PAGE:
Salvador Almonte traded in roaring citrus antiviral cocktails at his stand in Iztapalapa, a sprawling working-class neighborhood in Mexico City. He earns about $ 9 to $ 13 a day by selling juices and sandwiches and – like his customers – can’t consider staying at home to slow the spread of Covid-19.
“We live day by day,” he said. “If we don’t work, we don’t eat.”
A few days earlier, after urging the Mexicans to take their families to a restaurant to advance the local economy, President Andrés Manuel López Obrador finally began Friday to urge everyone to “step up.” . . sacrifice ”and stay inside as Mexico prepares for a spike in infections. The country currently has 848 confirmed cases out of a population of 126 million.
Balancing competing needs to keep citizens healthy without devastating the economy is particularly tricky in Mexico. Despite being the eleventh world economy and houses one of the richest men in the world, almost 50% of Mexicans live below the poverty line, an additional 30% are likely to fall into poverty and 30 million work in the informal sector, where they receive no social benefits.
If the economy plunges 5% this year – and some estimates are worse: JPMorgan predicts a collapse of 7% – economist Luis de la Calle estimates that 1.7 million jobs could be lost, including 700,000 in the formal sector.
“There is nothing that could cushion the shock,” said Marcos Casarin, chief economist for Latin America at Oxford Economics, who estimates that a two-week lockout in Mexico, plus four weeks of social distancing and plant closings could reduce gross domestic product to an astonishing extent. 0.7% per week.
Ricardo Salinas, billionaire media and banking tycoon and president’s business advisor, sparked controversy last week when he said shutting down the Mexican economy would do more damage than the virus. “The way we are going, we are not going to die from the coronavirus, but from hunger,” he said.
The government’s response to date has been piecemeal, despite the advice of Santiago Levy, a respected economist who was under-secretary of finance in the 1990s amid the “tequila crisis” and its aftermath. Write in the magazine Nexoshe said past crises had taught that governments should “act quickly and without timidity – it is better to do too much than too little”.
Architect of a famous social conditional cash transfer program, he urged the government to help companies by granting loans guaranteed by the state; do not add extra debt to very small businesses; and to suspend state infrastructure projects for the duration of the crisis – a reference to López Obrador’s controversial airport, train and refinery projects.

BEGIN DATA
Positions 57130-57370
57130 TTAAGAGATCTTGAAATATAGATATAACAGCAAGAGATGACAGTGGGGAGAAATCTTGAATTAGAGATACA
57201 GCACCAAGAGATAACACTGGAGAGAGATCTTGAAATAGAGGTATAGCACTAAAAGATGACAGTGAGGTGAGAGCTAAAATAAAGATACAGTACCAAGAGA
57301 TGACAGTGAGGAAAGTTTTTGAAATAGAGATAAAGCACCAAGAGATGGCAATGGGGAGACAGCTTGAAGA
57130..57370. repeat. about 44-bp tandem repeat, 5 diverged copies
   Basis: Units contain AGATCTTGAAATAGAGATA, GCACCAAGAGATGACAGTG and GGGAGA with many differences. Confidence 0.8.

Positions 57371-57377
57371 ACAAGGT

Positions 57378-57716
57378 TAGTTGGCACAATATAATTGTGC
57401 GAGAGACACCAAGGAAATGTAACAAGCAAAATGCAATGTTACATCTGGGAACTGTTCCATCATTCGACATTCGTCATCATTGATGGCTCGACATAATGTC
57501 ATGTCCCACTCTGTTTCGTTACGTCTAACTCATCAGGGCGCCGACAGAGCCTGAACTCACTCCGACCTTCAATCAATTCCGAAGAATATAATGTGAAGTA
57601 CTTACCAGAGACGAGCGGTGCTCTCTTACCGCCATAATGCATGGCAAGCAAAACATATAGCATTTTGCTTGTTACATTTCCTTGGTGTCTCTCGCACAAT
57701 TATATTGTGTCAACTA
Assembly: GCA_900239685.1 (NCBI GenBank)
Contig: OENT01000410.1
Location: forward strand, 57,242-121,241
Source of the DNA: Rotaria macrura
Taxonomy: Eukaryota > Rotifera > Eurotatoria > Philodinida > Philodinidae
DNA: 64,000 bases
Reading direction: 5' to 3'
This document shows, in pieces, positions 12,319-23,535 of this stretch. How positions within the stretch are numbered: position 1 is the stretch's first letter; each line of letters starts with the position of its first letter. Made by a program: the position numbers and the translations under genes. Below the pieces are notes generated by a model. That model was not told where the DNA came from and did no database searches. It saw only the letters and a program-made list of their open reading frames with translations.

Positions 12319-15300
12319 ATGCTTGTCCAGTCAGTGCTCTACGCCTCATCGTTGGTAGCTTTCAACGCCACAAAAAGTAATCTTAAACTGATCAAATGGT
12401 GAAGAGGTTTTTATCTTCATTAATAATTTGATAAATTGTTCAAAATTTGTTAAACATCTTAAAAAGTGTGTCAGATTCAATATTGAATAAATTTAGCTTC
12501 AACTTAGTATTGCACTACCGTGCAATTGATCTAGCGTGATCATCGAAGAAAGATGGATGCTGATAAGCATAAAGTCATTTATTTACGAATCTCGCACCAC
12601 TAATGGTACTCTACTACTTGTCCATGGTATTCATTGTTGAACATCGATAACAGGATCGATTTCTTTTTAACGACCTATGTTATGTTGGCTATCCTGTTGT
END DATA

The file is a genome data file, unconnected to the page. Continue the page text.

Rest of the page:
So far, the government has promised to boost social programs and provide loans at low interest rates. But Raymundo Vargas, who owns a garage, is now suffering from a lack of auto parts from China as supply chains are disrupted, said a three-month tax break would be preferable. The Mexican tax agency, SAT, instead, urged taxpayers to pay quickly and “participate” so that there are funds to buy fans.
Angel Chora, owner of a print shop in Iztapalapa, said sales are already down 70%. He could only manage for three months if the activity dried up completely “and it was without paying expenses like electricity and the telephone – that would be the last thing we would pay”.
“Whenever there is a crisis, inequality increases in Mexico,” said Viridiana Ríos, a professor at Harvard, who urged the government of the country to turn the crisis into “an opportunity for tax reform”, including by offering tax breaks now in exchange for higher taxes in the future; and more efficient tax collection among the wealthy in Mexico. However, Mr. López Obrador did not promise any new debt or tax.
Cuauhtémoc Rivera, head of the Association of Small Businesses, warned that a quarter of a million convenience stores could close, with the loss of 500,000 jobs. He called on the government to give food coupons to those in the informal sector and small business loans.
“In such a shock, vulnerable people can fall into poverty for good. . . it’s a poverty trap that can be intergenerational, “said Ricardo Fuentes-Nieva, head of the Oxfam charity in Mexico, noting that when incomes go down, some families stop sending children, or at least girls, at school.
“My concern is that the government is not intervening with a massive program[of aid for companies]. . . we are entering a period of depression with a very high unemployment rate, ”said Luis Téllez, a former minister, last week during a Wilson Center webinar. “The US government should also think about it, given the migratory flows that will result.”
Mexican migration has dried up in recent years, but last year the country received record $ 36 billion in remittances from Mexicans in the United States – a vital lifeline that will be hit hard by the fall of the American economy.
“If this continues for a long time, I don’t know how we will all survive,” said Enrique Rosas, who owns a fleet of 20 taxis. “We are talking about an apocalypse.”